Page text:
CFO Journal from The Wall Street Journal
Compliance programs: What separates 'good enough' from 'great'?
Explore the building blocks of a world-class program that not only protects an organization from internal and external threats, but also enhances its brand and strengthens its relationships with multiple stakeholders.
The US Federal Sentencing Guidelines1 and, more recently, promulgations by the Organisation for Economic Co-operation and Development (OECD) Good Practice Guidance2 have called for companies to develop effective compliance risk mitigation programs and safeguards to protect against internal and external threats of corruption and fraud. Yet, despite decades of experience in developing such practices, the results appear to remain uneven at best, which is especially concerning at a time when risks are increasing.
Consider the stunning growth of social media, mobile technologies, and big data, for example, which has ushered in a new era of transparency, exposing illegal transactions and raising profound new ethical questions about the way business is conducted. Ethics and compliance executives may have come a long way in developing sophisticated measures to prevent, detect, and mitigate risk of malfeasance. But given that those who wish to violate the rule of law are using more sophisticated tactics, “good enough” in compliance is just not good enough today.
What separates a “good” ethics and compliance program from a “great” one, though? And how does an organization’s investment in compliance and reputational risk mitigation systems and processes measure up against leading practices? In this issue of CFO Insights, we’ll look at the building blocks of a world-class program that not only protects an organization from internal and external threats, but also enhances its brand and strengthens its relationships with multiple stakeholders.
Five key differentiators
While there are a number of factors that separate the “good” from the “great,” the following five are key differentiators in the highest-performing compliance programs:
Tone at the top. The starting point for any world-class ethics and compliance program is the board and senior management, and the sense of responsibility they share to protect shareholders’ reputational and financial assets. Together, the board and senior management should do more than pay lip service to ethics and compliance, however. The ethics and compliance culture must permeate the entire organization, without exception, and should evidence itself through balanced metrics considered in the performance measurement of senior management. Moreover, the board and senior management should empower and properly resource those individuals who have day-to-day responsibilities to mitigate risks and build organizational trust. Words without actions are an empty chalice.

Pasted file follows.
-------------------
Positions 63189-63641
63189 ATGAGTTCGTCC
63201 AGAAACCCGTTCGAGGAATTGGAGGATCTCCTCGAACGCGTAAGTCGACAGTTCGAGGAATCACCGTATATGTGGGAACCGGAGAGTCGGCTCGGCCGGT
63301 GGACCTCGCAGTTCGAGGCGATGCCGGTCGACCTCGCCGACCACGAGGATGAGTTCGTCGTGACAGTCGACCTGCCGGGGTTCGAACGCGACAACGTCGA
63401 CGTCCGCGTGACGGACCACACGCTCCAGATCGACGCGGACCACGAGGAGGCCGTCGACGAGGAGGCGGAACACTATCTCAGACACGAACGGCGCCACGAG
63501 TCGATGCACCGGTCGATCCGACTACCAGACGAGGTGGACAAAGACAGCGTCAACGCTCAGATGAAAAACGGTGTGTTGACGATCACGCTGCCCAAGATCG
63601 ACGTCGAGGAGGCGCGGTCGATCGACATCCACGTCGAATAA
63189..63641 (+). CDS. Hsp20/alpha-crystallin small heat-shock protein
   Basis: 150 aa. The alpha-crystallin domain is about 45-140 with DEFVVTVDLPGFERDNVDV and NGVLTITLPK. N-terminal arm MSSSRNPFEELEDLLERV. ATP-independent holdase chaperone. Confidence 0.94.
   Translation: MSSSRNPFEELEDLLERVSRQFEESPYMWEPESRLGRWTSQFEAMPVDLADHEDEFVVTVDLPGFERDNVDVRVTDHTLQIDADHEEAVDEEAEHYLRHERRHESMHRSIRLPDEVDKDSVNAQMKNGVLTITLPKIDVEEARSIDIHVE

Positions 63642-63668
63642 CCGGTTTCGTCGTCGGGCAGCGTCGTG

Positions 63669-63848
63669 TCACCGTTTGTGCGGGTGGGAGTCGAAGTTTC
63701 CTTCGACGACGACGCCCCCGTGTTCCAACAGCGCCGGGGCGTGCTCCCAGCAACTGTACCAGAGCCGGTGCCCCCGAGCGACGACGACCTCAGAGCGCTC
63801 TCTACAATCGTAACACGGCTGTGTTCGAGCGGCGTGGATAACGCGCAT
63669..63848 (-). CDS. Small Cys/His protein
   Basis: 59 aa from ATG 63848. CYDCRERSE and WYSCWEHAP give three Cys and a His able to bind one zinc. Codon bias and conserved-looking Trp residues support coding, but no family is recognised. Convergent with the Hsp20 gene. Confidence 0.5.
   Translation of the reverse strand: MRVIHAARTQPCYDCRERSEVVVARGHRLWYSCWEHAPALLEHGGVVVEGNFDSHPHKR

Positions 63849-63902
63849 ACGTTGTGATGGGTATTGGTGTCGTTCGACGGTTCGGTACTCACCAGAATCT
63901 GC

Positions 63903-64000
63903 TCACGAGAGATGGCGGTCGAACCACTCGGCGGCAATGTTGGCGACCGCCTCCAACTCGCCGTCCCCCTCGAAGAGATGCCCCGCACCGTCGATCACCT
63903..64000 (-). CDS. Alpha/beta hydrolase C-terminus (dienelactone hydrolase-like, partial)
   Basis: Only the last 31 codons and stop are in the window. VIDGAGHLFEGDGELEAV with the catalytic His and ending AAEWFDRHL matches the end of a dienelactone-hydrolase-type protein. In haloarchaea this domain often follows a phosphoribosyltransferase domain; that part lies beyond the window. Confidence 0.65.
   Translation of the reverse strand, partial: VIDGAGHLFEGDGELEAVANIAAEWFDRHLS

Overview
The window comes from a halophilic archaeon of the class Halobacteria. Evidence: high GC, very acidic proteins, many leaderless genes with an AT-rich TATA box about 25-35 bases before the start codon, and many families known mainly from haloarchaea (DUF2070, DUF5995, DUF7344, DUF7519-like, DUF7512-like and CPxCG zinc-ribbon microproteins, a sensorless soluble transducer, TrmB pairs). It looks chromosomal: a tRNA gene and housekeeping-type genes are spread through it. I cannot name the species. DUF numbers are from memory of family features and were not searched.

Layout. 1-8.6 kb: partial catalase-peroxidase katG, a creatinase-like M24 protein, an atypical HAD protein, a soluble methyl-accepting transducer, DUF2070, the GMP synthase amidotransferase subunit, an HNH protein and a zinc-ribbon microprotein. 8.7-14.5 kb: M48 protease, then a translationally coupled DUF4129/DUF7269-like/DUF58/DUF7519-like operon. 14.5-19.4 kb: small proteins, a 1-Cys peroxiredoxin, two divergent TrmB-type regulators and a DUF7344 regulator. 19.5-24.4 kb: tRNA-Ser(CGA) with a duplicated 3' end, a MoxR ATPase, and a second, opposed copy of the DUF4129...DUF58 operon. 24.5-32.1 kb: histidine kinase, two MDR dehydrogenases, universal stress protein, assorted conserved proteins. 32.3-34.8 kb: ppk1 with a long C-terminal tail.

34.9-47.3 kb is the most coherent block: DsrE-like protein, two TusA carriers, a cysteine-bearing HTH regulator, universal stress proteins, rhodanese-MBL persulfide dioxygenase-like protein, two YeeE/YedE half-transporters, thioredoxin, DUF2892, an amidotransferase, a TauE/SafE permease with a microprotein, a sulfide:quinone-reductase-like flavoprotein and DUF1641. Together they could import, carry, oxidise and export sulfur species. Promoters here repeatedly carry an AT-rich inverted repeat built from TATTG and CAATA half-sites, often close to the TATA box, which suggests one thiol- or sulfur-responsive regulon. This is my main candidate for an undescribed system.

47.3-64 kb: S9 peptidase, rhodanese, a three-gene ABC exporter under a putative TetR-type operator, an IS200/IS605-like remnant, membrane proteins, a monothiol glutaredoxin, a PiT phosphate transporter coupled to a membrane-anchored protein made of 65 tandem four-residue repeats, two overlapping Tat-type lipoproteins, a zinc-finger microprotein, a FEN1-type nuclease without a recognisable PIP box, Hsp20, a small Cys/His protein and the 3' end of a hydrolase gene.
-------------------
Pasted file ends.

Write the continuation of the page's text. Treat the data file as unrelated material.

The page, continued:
Corporate culture. Another essential element of a “great” program is building a culture of integrity, and that is derived from the tone at the top. Culture, after all, is comprised of the underlying values, beliefs, attitudes, and expectations shared by an organization, and against which decisions are made and behaviors are formed. For this reason, a culture of integrity is central to any effective ethics and compliance program. If an organization is not managing culture, you can be sure of only one thing—that culture is managing the organization. Importantly, ethics and compliance programs that do not clearly contribute to a culture of ethical and compliant behavior may be viewed as perfunctory functions instilling controls that are impediments to driving the “value change” of the enterprise. If and when that happens, they can become nothing more than roadblocks to be circumvented.
Risk assessments. The velocity of change in today’s world is accelerating, and with it the ever-changing risk landscape. Ethics and compliance risk assessments are not just about process, but also about the results and a deep understanding of the risks that an organization faces. The risk assessment focuses the board and senior management on significant risks and the highest risk concentrations within the organization, and it provides the basis for honest consideration of the actions necessary to avoid, mitigate, or remediate those risks. It also provides a critical tool for the allocation of scarce resources.
Testing and monitoring. Critical to the success of any organization’s efforts in managing risk is a robust testing and monitoring program to help assure the control environment is effective. All the policies, practices, and procedures developed to manage risk are irrelevant if they are poorly understood and executed and, as a result, do not change the behavior of the organization. It begins with implementing appropriate controls, which should be tested and ultimately monitored and audited on a regular basis. In the spirit of ongoing testing and monitoring, it is also crucial to perform periodic cultural assessments and reinforce the desired behaviors while remediating negative ones.